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ESP32 has 64 byte SPI FIFO size, but I could not find what is the largest bit size it can receive over SPI?

P.S. I need to interface a sensor, which returns 32 bit response.

EDIT to clarify why I am asking: I am sending 32 bit request by splitting it into 4 bytes, but do not know how to recieve 32 bit response. This function is for sending:

uint32_t SendRequest(uint32_t Request)
{
    uint32_t Response;
    digitalWrite(PIN_CSB, LOW);
    SPI.transfer(Request >> 24);
    SPI.transfer(Request >> 16);
    SPI.transfer(Request >> 8);
    Response = SPI.transfer(Request);
    digitalWrite(PIN_CSB, HIGH);
    return (Response);
}

SPI.transfer() returns the respond after data send completely. Can I read the SPI register?

Datasheet of the sensor: https://www.murata.com/~/media/webrenewal/products/sensor/pdf/datasheet/datasheet_scc2230-e02.ashx?la=en

EDIT to update SendRequest() function:

uint32_t SendRequest(uint32_t Request)
{
    uint32_t Response = 0x00;
    digitalWrite(PIN_CSB, LOW);
    // Send the request in 8-bit sections
    SPI.transfer(Request >> 24);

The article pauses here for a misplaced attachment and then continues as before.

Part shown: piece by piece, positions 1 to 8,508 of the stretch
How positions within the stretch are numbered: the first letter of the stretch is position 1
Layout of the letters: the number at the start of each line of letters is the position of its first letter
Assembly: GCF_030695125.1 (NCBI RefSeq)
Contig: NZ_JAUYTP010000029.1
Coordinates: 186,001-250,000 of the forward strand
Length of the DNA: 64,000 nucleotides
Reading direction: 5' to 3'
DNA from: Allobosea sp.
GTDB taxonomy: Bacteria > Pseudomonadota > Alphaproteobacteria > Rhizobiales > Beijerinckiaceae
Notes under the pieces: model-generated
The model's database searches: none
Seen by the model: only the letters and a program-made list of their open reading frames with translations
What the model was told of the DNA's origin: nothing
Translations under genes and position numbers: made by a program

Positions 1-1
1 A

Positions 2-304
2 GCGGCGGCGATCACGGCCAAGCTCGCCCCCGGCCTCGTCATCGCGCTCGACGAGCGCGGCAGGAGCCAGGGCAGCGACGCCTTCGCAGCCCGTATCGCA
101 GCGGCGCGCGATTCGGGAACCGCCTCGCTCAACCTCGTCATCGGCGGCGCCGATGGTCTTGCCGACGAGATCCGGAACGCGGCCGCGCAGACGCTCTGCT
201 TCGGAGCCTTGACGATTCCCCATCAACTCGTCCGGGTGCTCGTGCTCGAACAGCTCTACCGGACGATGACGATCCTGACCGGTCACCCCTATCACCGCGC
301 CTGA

SPI.transfer(Request >> 16);
    SPI.transfer(Request >> 8);
    SPI.transfer(Request);
    digitalWrite(PIN_CSB, HIGH);
    delay(1);
    // Capture the response in 8-bit sections
    digitalWrite(PIN_CSB, LOW);
    Response = SPI.transfer(0x00);
    Response = (Response << 8) | SPI.transfer(0x00);
    Response = (Response << 8) | SPI.transfer(0x00);
    Response = (Response << 8) | SPI.transfer(0x00);
    digitalWrite(PIN_CSB, HIGH);
    delay(1);
    return (Response);
}
  • 1 byte has 8 bits. 32 bits are 4 bytes. what is the problem? – Juraj Aug 15 at 6:47
  • Why I am asking, because, 32 bit data can be send by splitting it into 4 bytes. But I do not know how to capture full 32 bit respond. I will edit my question to specify. – stardust Aug 15 at 9:06
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    You don't receive the 32-bit response. You receive the 4 bytes you sent. It's then your job to recombine those bytes into the correct 32-bit value. – Majenko Aug 15 at 9:18
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    Are you sure you don't first start receiving the response after you have fully transferred your request? Just do four SPI.transfer(0x00) calls after the final request transmit to get the 4 bytes, then, depending on the byte order (little or big endian) of the 32 bit word, shift them back together. It's however not possible to know when your sensor sends the answer because you have provided no datasheet to us. – Maximilian Gerhardt Aug 15 at 16:37
  • 1
    If you only ever receive all 0xFF for the response then MISO might be permanently high. Check that with a multimeter, you might have a wrong wiring – Maximilian Gerhardt Aug 16 at 10:54

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